Case: gives you a place to store your ‘ukulele when you are not using it. It also protects it from dings, scratches, and the occasional drop. Hard cases are the best protection for your ‘ukulele. Soft cases are okay for protecting your ‘ukulele from scratches, but do not really protect them from being dropped or having things set on them. If you really value your ‘ukulele, a hard case is your best bet.
Tuner: is a way to make sure that your ‘ukulele is in tune not only with itself but with all other properly tuned instruments. By far the best kind of tuner is a clip-on kind. There are several brands you can buy. I use the Intellitouch PT1 Tuner It works great but is a little bulky for an ‘ukulele headstock. The Korg AW-1 is another; Herb Ohta Jr. uses this one. Stand alone tuners that pick up notes using a small mic are also a widely-used option. I don’t believe they work as well because they pick up noises other than your ‘ukulele, but they are great for beginners because they are cheap. You can also get tuners that plug straight into your signal path when you are plugged in.
Capo: clamps down on all of your ‘ukulele’s strings to create a barre. It is very handy when you are trying to play a song in F# (or some other weird key). All you do is put the capo on the first fret and play everything in F. I don’t know of anybody who manufactures ‘ukulele capos, but Kyser makes a banjo/mando capo that works very well.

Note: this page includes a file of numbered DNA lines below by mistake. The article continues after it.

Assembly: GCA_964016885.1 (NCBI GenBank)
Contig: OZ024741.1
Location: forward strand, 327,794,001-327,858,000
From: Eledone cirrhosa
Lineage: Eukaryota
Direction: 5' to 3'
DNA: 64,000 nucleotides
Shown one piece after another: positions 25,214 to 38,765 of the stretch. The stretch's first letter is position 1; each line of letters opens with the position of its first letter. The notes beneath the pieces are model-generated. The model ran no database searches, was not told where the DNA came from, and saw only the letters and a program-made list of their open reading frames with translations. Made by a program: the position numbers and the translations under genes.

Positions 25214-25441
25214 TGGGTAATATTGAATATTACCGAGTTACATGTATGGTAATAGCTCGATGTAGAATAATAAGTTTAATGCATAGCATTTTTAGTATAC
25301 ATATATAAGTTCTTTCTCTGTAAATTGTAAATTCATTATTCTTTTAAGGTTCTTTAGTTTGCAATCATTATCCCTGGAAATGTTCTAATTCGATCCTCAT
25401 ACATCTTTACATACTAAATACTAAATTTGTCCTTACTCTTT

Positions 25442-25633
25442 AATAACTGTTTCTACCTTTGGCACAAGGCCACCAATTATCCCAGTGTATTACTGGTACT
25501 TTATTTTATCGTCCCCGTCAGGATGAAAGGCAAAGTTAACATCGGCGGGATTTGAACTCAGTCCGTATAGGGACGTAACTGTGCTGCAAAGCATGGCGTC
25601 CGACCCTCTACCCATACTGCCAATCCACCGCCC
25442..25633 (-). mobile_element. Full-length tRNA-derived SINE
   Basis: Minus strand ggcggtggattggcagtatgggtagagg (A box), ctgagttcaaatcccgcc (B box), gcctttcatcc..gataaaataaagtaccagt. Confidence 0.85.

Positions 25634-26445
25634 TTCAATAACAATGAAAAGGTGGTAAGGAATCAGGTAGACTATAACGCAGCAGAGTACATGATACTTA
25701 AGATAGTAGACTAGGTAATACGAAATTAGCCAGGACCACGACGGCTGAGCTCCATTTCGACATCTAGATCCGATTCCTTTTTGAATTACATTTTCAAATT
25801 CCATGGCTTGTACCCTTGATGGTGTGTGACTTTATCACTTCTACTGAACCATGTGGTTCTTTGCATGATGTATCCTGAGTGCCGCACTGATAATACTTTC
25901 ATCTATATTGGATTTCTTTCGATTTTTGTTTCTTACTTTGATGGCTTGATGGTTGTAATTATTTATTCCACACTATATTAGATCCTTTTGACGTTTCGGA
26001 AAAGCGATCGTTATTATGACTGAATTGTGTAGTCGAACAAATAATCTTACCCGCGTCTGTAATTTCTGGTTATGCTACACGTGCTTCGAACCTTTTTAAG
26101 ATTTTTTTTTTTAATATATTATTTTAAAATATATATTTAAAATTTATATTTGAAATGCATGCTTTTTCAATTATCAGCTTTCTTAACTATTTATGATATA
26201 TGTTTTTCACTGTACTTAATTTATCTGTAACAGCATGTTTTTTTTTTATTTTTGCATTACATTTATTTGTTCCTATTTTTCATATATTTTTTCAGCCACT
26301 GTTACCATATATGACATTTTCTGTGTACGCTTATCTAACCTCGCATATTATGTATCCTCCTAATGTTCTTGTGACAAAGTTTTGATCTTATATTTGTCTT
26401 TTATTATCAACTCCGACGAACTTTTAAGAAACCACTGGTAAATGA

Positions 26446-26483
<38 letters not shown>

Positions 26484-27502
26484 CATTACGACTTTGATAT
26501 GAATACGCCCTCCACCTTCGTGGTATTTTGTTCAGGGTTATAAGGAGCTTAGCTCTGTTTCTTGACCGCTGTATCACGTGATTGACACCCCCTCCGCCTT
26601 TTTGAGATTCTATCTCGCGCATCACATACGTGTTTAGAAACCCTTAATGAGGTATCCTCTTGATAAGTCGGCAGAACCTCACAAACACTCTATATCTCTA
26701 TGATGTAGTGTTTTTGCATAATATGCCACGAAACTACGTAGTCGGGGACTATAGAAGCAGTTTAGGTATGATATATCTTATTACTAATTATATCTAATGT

Cables: are used for plugging your ‘ukulele into an amp. They come in many different lengths and two kinds of jacks. The longer the total length of cable you are running, the more signal loss you will experience, so try to keep it under 20-25 ft. The 1/4 in. phone jacks that are used for instrument cables come straight or angled. Try plugging both into your ‘ukulele and see which kind works best for you. Keep in mind that angled jacks are nice for plugging into effects when you don’t have a lot of room to work with.